Our skin is made up of three layers, the epidermis, dermis, and subcutaneous tissue. These protect us from most everyday risks. However, the skin provides poor protection against cutting injuries.
By cutting injuries, we usually mean different degrees of wounds. A wound can cause anything from irritation to permanent limited function. Cutting injuries usually do not include saw injuries caused by, for example, a band saw, machine saw/grinder that cause significantly larger and more extensive injuries. These risks are mainly eliminated by changing the work environment (difficult to protect oneself against).
The most common occupational injury is cutting injuries to the hands, often of a non-life-threatening nature. For example, knives, razors, cartons/paper, and other sharp materials such as metal.
Our hands are exposed to many different risks in different work environments, which makes it important to choose the right type of work glove to minimize the risk of accidents. The glove should be correctly marked and documented to meet the requirements. They must not contain substances harmful to health that can cause allergic reactions. Choosing a glove can be difficult as there are many different types of gloves adapted to different work areas. When choosing gloves, fingertip sensitivity and grip can be two important factors for you to be able to perform your work while feeling safe and secure. Other important factors are that the seams should be in the right place and that the glove should be flexible, comfortable, and durable. Once you know which model meets your needs, the next step is to choose the correct size. An important part of choosing a glove is to always try on your work glove as all hands are different! A glove that does not fit correctly creates risks for both injuries and abrasions.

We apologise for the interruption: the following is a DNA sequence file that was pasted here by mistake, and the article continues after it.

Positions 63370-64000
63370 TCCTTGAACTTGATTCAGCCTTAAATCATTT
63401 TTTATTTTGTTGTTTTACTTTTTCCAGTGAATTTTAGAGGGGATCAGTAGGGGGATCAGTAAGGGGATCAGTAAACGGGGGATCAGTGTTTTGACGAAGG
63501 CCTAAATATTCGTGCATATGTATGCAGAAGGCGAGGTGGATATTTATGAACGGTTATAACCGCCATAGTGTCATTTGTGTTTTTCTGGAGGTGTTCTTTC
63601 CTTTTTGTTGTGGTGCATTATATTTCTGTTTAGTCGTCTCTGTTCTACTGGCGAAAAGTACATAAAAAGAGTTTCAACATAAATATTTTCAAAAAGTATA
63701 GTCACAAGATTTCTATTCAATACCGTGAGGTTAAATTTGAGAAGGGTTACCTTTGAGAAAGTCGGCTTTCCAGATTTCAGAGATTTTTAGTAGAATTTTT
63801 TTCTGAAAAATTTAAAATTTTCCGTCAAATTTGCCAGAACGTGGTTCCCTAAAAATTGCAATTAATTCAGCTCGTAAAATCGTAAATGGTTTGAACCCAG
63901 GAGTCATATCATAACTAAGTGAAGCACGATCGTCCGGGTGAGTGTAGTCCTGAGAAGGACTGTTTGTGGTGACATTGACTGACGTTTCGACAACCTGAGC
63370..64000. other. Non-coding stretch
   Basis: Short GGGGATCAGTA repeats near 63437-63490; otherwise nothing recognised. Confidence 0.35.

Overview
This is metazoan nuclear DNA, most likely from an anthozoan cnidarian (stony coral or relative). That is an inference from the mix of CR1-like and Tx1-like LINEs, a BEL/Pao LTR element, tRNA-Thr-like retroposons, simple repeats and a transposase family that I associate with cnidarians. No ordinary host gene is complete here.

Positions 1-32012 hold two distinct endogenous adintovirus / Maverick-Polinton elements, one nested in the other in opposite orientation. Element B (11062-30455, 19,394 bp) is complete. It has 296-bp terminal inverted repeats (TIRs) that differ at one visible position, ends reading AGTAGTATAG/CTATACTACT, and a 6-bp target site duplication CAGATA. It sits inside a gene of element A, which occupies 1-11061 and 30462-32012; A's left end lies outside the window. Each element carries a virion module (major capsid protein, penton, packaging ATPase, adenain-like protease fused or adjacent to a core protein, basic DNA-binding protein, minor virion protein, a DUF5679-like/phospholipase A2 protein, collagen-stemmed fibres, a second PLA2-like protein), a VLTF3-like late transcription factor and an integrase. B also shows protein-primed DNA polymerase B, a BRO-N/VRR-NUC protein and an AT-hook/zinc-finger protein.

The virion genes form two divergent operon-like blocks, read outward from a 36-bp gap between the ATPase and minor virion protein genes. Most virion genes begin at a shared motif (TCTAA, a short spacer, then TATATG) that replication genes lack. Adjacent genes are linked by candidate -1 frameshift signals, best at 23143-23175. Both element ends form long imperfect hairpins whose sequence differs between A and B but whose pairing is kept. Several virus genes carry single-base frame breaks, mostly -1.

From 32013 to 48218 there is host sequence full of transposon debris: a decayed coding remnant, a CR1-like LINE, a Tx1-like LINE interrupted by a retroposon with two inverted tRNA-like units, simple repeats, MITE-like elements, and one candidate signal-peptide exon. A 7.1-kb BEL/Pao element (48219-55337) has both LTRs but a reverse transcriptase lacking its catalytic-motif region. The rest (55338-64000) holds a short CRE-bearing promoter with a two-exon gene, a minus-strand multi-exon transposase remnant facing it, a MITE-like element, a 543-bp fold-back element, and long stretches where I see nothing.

There are different cut protection levels, A-F, which are important to know when working with sharp objects. The level of cut protection you need depends entirely on the job you are performing and how great the risk is. If you are unsure, ask your safety representative in the workplace who has access to the company's risk analysis. The table below shows general guidelines that are only indicative.
|Cut protection level||Example of industry||Comment|
|A-B||Warehouse work, light assembly work.||Level A and B are usually sufficient for work with lower risks.|
|C-D||Car assembly, construction work, work with oil and gas.||Level C and D are usually sufficient for work with medium-high risks.|
|E-F||Work in heavy industry, metal and glass manufacturing.||
Level E and F are usually sufficient for work with high risks